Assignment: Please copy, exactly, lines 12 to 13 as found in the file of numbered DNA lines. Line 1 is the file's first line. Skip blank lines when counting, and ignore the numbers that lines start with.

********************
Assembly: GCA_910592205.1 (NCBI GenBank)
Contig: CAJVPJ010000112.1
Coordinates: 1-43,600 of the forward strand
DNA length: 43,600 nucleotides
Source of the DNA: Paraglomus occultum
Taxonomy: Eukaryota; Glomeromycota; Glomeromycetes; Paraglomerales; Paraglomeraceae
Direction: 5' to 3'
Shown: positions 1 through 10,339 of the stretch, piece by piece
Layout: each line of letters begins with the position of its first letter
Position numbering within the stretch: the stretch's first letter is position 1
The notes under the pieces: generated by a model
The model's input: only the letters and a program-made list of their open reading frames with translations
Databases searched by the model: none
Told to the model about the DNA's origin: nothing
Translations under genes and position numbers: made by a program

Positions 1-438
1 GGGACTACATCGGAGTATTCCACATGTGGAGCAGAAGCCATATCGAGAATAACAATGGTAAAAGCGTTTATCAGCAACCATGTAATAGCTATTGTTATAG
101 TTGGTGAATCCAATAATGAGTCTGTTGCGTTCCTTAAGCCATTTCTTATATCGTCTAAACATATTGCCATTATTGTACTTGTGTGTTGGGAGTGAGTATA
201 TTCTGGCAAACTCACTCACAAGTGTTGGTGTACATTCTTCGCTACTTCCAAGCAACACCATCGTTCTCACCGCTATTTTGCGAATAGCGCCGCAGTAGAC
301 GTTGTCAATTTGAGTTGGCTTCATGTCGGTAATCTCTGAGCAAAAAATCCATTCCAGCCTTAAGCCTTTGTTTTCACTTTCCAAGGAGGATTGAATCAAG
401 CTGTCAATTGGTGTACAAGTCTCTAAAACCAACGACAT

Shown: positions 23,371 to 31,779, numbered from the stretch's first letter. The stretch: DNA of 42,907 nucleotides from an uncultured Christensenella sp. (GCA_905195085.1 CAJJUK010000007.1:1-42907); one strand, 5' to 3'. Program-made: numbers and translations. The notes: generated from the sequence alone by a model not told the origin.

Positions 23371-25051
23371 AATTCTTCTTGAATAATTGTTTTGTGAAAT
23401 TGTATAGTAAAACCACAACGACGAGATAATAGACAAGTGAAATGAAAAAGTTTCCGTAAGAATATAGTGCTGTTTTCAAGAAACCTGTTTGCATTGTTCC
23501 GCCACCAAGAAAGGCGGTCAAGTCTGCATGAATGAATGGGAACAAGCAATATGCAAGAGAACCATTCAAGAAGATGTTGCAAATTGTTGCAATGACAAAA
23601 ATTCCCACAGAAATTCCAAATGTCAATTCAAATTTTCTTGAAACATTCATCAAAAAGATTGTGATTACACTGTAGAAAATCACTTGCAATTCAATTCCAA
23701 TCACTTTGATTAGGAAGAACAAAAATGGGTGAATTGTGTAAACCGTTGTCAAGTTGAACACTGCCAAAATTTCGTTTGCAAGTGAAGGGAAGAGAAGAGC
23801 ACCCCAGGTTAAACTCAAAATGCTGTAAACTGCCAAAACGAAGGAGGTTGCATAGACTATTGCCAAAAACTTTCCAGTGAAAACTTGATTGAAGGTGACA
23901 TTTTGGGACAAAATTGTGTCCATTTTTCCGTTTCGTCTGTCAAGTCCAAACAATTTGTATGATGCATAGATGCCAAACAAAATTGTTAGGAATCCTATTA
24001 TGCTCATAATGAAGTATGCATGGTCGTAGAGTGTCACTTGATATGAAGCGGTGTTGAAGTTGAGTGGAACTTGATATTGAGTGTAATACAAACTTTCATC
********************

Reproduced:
The model's input: only the letters and a program-made list of their open reading frames with translations
Databases searched by the model: none